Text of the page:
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miR* has also silencing function - (Jan/21/2008 )


Does a microRNA* (e.g., cel-miR-253*) have the same type of silencing function with the same mechanism as a usual microRNA (e.g., miR-let-7)?

Thank you.
Illes Farkas

-Illes J Farkas-

Sorry, there should be a question mark in the title:

? miR* has also silencing function

-Illes J Farkas-

Theoretically yes, at least in plants, where there are many miRNA/miRNA* pairs that are expressed at similar level (or, at least, are cloned with similar frequency) and have different predicted targets. In practical, I can't recall any case in which both of these targets have been validated. Maybe the features that make both strands of these duplex potentially loaded into the RISC also make them poorly accepted substrates.

-andrea massimo-

QUOTE (Illes J Farkas @ Jan 21 2008, 02:28 AM)
Sorry, there should be a question mark in the title:

? miR* has also silencing function

I have not fact-checked any of this, I will give a shot an answering off the top of my head. I hope others will critique these comments, it is a good opportunity for me to learn. Please, disagree and argue why!

As I understand it, whether or not a star sequence has a silencing function depends on whether the star sequence loads onto RISC. Usually one strand will form a less stable 5' duplex, and this is the strand that loads onto RISC while the other strand is cleaved and dissociates. The strand of the duplex miRNA which is less likely to load (that is, the probable passenger strand) is designated the star strand. In practice, the assignment of the strand nomenclature is likely by prediction of which end of the duplex self-anneals more stably.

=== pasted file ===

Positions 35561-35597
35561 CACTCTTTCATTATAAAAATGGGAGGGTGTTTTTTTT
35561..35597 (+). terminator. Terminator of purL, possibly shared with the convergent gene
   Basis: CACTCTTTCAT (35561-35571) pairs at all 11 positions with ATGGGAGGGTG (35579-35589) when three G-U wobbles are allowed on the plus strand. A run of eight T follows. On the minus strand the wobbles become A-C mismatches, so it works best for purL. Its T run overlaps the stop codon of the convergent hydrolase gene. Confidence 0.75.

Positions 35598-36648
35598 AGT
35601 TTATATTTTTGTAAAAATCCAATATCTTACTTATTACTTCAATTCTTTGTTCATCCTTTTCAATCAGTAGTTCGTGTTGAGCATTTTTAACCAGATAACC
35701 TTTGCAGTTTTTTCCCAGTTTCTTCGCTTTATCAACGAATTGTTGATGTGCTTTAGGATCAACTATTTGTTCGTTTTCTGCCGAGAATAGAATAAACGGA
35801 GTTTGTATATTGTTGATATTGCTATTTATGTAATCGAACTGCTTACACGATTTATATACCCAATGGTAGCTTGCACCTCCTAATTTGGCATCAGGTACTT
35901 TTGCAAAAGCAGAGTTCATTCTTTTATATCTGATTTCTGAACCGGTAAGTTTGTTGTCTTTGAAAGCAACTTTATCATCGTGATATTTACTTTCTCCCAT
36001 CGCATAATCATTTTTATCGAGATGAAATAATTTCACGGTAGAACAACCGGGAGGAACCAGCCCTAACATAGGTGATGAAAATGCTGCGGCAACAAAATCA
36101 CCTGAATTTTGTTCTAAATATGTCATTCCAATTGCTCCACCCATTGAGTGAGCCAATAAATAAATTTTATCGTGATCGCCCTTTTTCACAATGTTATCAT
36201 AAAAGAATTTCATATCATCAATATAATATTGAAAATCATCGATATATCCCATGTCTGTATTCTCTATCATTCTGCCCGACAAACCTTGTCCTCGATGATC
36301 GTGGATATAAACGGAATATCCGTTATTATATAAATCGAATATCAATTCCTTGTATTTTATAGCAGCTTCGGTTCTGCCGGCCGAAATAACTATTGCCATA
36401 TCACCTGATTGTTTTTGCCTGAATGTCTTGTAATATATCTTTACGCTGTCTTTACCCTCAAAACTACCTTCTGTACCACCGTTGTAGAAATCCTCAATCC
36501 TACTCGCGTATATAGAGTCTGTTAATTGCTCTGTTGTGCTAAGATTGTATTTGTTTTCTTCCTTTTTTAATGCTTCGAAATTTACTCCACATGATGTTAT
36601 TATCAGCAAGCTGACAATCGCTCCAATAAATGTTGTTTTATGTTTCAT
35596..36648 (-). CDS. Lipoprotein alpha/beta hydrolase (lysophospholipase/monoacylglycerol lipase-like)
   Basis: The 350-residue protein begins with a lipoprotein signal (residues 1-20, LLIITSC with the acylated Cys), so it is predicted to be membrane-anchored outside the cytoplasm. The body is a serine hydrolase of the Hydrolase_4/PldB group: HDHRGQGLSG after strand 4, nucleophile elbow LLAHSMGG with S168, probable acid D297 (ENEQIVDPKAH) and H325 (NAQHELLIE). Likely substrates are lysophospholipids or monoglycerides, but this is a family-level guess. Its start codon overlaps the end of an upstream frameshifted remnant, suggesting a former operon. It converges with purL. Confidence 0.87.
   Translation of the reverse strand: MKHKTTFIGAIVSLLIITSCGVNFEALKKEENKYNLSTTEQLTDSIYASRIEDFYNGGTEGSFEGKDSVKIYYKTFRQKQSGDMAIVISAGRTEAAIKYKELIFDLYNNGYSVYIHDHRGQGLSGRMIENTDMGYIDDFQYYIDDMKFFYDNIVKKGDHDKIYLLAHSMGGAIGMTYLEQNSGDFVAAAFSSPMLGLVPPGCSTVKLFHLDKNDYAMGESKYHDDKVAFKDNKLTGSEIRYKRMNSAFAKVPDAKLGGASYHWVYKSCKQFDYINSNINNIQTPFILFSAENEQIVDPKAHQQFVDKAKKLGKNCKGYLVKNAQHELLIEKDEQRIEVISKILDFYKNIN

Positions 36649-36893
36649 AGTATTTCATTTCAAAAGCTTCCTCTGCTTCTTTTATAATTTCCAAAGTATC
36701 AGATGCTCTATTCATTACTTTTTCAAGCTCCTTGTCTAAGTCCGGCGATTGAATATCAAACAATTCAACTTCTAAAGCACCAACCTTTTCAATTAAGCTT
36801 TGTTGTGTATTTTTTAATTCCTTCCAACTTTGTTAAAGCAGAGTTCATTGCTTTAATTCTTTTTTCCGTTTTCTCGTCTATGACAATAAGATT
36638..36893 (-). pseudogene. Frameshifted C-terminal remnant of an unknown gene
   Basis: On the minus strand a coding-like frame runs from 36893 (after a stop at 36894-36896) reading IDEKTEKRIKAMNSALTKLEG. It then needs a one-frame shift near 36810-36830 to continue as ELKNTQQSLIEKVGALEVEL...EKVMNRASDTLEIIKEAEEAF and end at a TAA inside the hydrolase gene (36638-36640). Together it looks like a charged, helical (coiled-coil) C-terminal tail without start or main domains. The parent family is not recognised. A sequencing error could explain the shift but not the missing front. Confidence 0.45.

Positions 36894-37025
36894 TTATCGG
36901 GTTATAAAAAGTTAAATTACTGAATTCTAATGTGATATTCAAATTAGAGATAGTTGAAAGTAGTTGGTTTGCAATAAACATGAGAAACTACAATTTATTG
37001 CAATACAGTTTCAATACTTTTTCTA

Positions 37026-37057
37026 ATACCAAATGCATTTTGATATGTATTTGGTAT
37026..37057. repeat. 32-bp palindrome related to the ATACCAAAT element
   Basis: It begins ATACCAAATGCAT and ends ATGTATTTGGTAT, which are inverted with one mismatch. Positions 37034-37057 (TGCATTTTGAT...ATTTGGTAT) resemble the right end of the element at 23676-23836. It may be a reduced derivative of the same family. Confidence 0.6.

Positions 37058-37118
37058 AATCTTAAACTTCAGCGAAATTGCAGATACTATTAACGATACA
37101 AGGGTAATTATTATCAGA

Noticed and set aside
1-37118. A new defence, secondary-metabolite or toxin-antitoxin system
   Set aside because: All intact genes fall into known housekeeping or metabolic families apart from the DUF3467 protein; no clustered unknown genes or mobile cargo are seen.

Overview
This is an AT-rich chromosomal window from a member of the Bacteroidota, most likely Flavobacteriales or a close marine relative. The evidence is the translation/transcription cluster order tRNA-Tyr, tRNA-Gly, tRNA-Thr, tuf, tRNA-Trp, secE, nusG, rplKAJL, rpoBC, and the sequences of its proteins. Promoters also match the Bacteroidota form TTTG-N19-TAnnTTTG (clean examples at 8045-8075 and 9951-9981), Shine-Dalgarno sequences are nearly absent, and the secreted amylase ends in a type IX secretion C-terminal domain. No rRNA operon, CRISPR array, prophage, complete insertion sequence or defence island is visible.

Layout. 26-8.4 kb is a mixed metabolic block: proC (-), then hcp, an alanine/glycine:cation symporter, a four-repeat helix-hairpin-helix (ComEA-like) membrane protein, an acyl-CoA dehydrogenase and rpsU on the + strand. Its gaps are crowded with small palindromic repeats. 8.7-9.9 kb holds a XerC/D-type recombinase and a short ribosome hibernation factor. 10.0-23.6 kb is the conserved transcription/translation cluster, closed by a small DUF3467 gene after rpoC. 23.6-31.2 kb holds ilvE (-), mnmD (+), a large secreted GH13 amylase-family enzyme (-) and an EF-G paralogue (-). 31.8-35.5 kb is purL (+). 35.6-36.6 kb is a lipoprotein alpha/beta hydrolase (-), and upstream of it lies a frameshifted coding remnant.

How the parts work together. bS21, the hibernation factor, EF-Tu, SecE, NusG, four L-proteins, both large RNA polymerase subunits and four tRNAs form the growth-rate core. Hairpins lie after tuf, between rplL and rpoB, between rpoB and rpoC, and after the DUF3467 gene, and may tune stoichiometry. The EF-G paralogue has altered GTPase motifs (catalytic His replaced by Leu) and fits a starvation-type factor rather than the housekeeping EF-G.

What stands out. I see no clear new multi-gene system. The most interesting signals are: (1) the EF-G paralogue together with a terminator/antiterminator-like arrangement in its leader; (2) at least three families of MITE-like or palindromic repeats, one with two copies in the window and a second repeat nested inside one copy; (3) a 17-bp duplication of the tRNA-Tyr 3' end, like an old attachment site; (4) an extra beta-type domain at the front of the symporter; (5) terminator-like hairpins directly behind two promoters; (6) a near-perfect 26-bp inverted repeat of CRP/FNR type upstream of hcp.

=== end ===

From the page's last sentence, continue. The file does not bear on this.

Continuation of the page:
In some cases, the miRNA and its star strand are equally likely to load. In these cases the star strand would be expected to have significant miRNA activity. Sequences with progressively more uneven 5' and 5' duplex stability would have progressively less star strand activity, because the probability of the star strand loading onto RISC would decrease as the star strand's 5'-end duplex stability increases more and more above the non-star strand's 5'-end duplex stability.

In general a strand is designated a star strand if it has equal or lower probability of loading onto RISC.

Top-of-the-head explanations are prone to error. I don't want to see an incorrect description posted on the net and not vetted, so please jump in with comments!

-Jon Moulton-

Also, you might be interested in the nomenclature - generally if the passenger is cloned at around ~15% or less than the guide strand then e.g. miR-1* is used. But if the ratio is more equal then they are notated as -3p or 5-p, e.g. miR-1-3p (the miRNA from the 3' end) or miR-1-5p (miRNA from the 5' end).

-miRNA man-